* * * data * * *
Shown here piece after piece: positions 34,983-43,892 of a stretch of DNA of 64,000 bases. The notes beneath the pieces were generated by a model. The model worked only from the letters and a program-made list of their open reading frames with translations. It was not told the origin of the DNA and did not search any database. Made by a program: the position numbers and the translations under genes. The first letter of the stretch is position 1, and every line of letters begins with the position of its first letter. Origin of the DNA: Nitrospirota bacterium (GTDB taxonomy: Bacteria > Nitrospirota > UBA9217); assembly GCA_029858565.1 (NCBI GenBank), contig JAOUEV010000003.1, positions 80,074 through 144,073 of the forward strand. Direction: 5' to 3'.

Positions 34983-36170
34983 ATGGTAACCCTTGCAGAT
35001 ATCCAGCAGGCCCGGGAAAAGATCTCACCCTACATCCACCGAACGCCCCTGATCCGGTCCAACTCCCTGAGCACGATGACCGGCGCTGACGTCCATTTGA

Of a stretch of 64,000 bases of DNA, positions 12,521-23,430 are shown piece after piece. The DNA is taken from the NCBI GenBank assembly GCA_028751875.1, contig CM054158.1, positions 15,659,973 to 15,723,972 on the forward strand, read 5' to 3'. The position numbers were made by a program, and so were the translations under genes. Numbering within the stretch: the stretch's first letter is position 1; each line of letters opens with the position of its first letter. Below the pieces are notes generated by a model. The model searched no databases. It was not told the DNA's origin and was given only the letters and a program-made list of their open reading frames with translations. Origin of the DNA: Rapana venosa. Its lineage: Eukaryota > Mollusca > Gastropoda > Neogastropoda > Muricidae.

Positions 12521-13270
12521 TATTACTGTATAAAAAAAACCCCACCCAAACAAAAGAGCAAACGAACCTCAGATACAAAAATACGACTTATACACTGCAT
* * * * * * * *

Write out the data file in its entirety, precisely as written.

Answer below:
Shown here piece after piece: positions 34,983-43,892 of a stretch of DNA of 64,000 bases. The notes beneath the pieces were generated by a model. The model worked only from the letters and a program-made list of their open reading frames with translations. It was not told the origin of the DNA and did not search any database. Made by a program: the position numbers and the translations under genes. The first letter of the stretch is position 1, and every line of letters begins with the position of its first letter. Origin of the DNA: Nitrospirota bacterium (GTDB taxonomy: Bacteria > Nitrospirota > UBA9217); assembly GCA_029858565.1 (NCBI GenBank), contig JAOUEV010000003.1, positions 80,074 through 144,073 of the forward strand. Direction: 5' to 3'.

Positions 34983-36170
34983 ATGGTAACCCTTGCAGAT
35001 ATCCAGCAGGCCCGGGAAAAGATCTCACCCTACATCCACCGAACGCCCCTGATCCGGTCCAACTCCCTGAGCACGATGACCGGCGCTGACGTCCATTTGA

Of a stretch of 64,000 bases of DNA, positions 12,521-23,430 are shown piece after piece. The DNA is taken from the NCBI GenBank assembly GCA_028751875.1, contig CM054158.1, positions 15,659,973 to 15,723,972 on the forward strand, read 5' to 3'. The position numbers were made by a program, and so were the translations under genes. Numbering within the stretch: the stretch's first letter is position 1; each line of letters opens with the position of its first letter. Below the pieces are notes generated by a model. The model searched no databases. It was not told the DNA's origin and was given only the letters and a program-made list of their open reading frames with translations. Origin of the DNA: Rapana venosa. Its lineage: Eukaryota > Mollusca > Gastropoda > Neogastropoda > Muricidae.

Positions 12521-13270
12521 TATTACTGTATAAAAAAAACCCCACCCAAACAAAAGAGCAAACGAACCTCAGATACAAAAATACGACTTATACACTGCAT